Burdess, Wendy - 'The Meticulous Messenger'
What an absolutely corker this enchanting little book is from this new author.
Sensible Wilhelmina Crump and her outrageous cousin Lavinia are in Paris in April 1789. They are bored teenagers, from Chipping Sodbury, that have come in search of potential husbands amongst the French nobility. They are staying with an aunt and uncle and whilst walking through the City to a smart function in their expensive clothes, a sudden storm renders them absolutely soaked. They are rescued from a mob of angry peasants by a French Count in his coach and horses and Lavinia develops a big crush on him. The girls have to leave Paris in a hurry as the French Revolution is about to break and their aunt and uncle accompany them to Calais to obtain a passage on a ship for England.
Before they leave France, their host entrusts Wilhelmina with a letter destined for a contact known only as "The Stag" (perhaps a sort of Scarlet Pimpernel). To Wilhelmina's bewilderment, this proves to be the start of an ever deepening mystery in which she finds herself embroiled.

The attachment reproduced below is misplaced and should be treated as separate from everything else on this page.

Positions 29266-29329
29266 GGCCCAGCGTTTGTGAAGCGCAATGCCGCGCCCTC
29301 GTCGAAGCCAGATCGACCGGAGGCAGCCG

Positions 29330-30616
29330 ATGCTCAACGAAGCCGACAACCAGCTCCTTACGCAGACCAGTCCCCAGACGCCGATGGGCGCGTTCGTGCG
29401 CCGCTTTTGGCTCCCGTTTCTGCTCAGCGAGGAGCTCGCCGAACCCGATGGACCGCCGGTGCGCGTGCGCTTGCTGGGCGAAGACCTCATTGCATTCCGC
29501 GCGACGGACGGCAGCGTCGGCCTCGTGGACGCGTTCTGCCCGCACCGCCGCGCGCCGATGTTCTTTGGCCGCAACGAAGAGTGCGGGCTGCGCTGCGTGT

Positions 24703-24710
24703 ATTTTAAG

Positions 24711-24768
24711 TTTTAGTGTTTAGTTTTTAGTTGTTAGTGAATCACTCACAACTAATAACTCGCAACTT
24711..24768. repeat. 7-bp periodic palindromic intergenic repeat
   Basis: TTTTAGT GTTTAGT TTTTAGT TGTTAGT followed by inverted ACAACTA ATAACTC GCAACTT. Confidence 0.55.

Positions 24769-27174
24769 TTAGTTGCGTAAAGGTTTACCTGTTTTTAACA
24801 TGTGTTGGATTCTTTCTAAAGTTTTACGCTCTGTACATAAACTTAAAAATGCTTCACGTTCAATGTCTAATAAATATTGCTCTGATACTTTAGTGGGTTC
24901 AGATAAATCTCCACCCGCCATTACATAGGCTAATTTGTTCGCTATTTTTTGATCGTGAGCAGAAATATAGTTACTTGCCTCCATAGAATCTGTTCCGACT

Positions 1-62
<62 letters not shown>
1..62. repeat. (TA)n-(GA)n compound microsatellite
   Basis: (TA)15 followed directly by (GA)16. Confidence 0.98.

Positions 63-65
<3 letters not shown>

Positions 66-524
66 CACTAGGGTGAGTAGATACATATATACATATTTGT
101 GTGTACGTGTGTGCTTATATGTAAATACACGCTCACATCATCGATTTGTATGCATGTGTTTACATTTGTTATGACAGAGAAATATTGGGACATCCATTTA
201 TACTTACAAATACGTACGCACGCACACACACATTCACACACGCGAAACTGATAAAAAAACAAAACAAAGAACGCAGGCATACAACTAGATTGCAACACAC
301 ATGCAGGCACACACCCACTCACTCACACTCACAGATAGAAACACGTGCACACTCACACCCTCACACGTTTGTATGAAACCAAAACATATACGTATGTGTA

Who is the this strange person known as "The Stag"? Why is she receiving an ever increasing number of letters that arrive mysteriously in her possession and who is responsible? Why are both the handsome Duke of Linthorpe and the charming Earl of Thurlston acting so strangely? Where is the Comte de Roxford? With her cousin Lavinia's life in danger can Wilhelmina find the answers? Is the author facetiously naming her heroine "Crump" because it is short for crumpet?
The mother and father of Lavinia, Ernest and Clementine, Wilhelmina's uncle and aunt, reminded me of Mr and Mrs Bennett of Jane Austen's PRIDE AND PREJUDICE because they addressed each other formally all the time as "Mr and Mrs Crump" rather than anything more friendly.
This is only the second title from this new author and I'm most pleased that I had the opportunity to read it and I look forward to seeing her future books. It had a refreshing charm and easy readability which made it most enjoyable and the pages just flew by very quickly.
Terry Halligan, England